Hereditary spastic paraplegia (HSP) consists of a clinically and genetically heterogeneous group of neurodegenerative disorders characterized by progressive spasticity and weakness of the lower extremities1). According to several epidemiological surveys for HSP in Japan, the prevalence rate of HSP in Japan is estimated to be approximately 0.2 per 100,000 populations2).
Clinical types of HSP are classified into pure and complicated forms3). In the complicated form4, 5), the degenerative process affects multiple parts of the nervous systems resulting in various neurological symptoms such as cognitive impairment, seizures, extrapyramidal involvement, ataxia, optic atrophy, neuropathy, and muscular atrophy.
Concerning physical therapy for HSP, gait patterns6), measurement of functional evaluation7), and disease severity8) of HSP have been the major interest, and only a few studies were performed regarding physical therapy intervention for HSP. To our knowledge, there has been no published literature that described the frequency, intensity and details of physical therapy for the maintenance of the function of lower extremities and Activities of Daily Living (ADL) in HSP patients. Only Asir et al.9) proposed an original 8-week intensive rehabilitation program for pure type HSP from which the functional improvement was obtained. Their program consisted of 60–90 min exercise for each session and the frequency of exercise was 6 days per week.
大家主要对HSP患者的步态、功能障碍的评定、疾病的严重程度是感兴趣，而关于HSP的物理治疗的研究寥寥无几。在我们的认知中，还没有一篇发表的文献来介绍用于维持HSP患者下肢现有的功能和日常生活活动能力的物理治疗的频率、强度、以及其他细节。只有 Asir et al.发表了一个8周康复训练项目，对单纯性HSP的功能有一定改善。这个项目包括每周六天、每次60-90分钟为强度的运动疗法。
We had an opportunity to provide rehabilitation to a patient with complicated form of HSP. We developed an original physical therapy intervention program with low exercise frequency adapted to the limitations of the long-term care insurance system in Japan, in which frequency and a period of physical therapy are restricted to 20 min per session and 2 days per week. We observed whether our intervention program prevented functional decline of the patient.
PARTICIPANT AND METHODS
In August 2016, a 41-year-old male diagnosed as HSP started using outpatient rehabilitation service in our Long-Term Care Health Facilities for the purpose of physical therapy. His chief compliant was difficulty in walking independently because of spastic paraplegia and blindness.
When he was in his late twenties, he felt difficulty in walking and decreased visual acuity. At the age of 32, he was diagnosed as HSP (causative gene was SPG 11: autosomal recessive mutation) in “A” hospital. Five years later, he underwent intrathecal baclofen therapy in “B” hospital but this therapy had no effect.
Spasticity and ataxia worsened progressively. He had been going outside without any walking aid or assistance until 2015. Since 2016, he used a wheel chair and needed the assistance of his friends to go outside. Additionally, he had walked for moving indoor, but there was an increase in the opportunity of creeping at home.
Gait analysis: The trunk was bent larger than normal in mid stance phase and in static standing position (Fig. 2). The posture at gait was wide-based because of truncal ataxia and spasticity of the lower extremities. He used Q-cane on the left hand. During the time period of mid stance phase and heel off phase of the gait, lateral bending and rotation of the trunk toward the side of the standing leg were observed with moderately larger degree than normal.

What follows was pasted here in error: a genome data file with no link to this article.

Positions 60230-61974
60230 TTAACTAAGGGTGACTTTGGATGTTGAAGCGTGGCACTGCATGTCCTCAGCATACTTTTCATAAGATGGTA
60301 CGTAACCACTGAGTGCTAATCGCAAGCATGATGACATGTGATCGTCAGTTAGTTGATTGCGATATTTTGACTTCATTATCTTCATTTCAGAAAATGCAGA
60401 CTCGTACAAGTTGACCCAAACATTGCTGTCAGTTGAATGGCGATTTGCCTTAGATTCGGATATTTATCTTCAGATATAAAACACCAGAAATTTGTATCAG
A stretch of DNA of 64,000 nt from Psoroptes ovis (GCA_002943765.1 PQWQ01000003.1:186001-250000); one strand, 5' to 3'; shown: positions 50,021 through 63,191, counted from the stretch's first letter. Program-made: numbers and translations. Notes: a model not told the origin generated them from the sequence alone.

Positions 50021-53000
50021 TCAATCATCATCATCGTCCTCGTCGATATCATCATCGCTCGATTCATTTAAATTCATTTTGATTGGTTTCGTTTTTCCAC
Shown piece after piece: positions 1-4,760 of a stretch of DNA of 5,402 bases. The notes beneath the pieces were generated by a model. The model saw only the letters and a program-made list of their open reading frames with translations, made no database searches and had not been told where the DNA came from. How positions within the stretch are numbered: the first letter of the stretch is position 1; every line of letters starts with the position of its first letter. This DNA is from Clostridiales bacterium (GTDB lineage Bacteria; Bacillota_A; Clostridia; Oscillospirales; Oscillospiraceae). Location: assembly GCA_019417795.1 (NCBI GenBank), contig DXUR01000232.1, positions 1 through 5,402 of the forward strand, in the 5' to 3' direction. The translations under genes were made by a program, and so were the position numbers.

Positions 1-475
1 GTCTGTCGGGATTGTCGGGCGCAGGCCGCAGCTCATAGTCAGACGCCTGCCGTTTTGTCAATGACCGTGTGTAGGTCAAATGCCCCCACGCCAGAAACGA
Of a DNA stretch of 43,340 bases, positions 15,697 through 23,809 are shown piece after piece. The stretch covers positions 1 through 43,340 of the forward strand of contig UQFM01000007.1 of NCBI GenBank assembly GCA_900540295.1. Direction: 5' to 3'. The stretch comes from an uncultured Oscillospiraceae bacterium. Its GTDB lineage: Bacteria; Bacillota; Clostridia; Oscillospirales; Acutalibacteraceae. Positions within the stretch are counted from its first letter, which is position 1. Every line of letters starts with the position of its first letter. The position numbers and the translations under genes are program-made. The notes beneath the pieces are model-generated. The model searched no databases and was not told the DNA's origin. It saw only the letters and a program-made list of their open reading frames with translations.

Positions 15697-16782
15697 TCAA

Home visit evaluation: He lived with a sister and father. His sister stayed mainly at home as a main caregiver, assisting preparation of meals, housework, and hospital visit. The ADL evaluated by the modified Barthel index was 65/100. Deduction items of the modified Barthel index were feeding, transfer ability, toilet, gait, stairs climbing, and dressing (Table1). He mainly walked with Q-cane, but occasionally he crawled. He took a bath by himself once a week with great difficulty. Most of the time he lied on the bed. He scarcely went out except when he used outpatient service. His demand for the physical therapy was to prevent inability to walk alone. On the other hand, his family’s hope for the physical therapy was to maintain the ability of taking a bath alone.
Table 2 shows our original intervention program. The purpose of our intervention program was to maintain lower limb function and to keep the ability to take a bath alone. As we had to provide a rehabilitation program adapted to the limitations of long-term care insurance system in Japan, we set the frequency of rehabilitation substantially low compared with a conventional rehabilitation program. Practically, he underwent 40 min intervention for 2 days a week for 1 month. Then he continued 20 min intervention and 20 min personal practice (total 40 min practice) for 2 months. With reference to the degree of intensity, this program was planned according to the guidelines presented by American College of Sports Medicine (ACSM)10), except that the degree of intensity was increased gradually. Physical condition was evaluated 3 months after the intervention.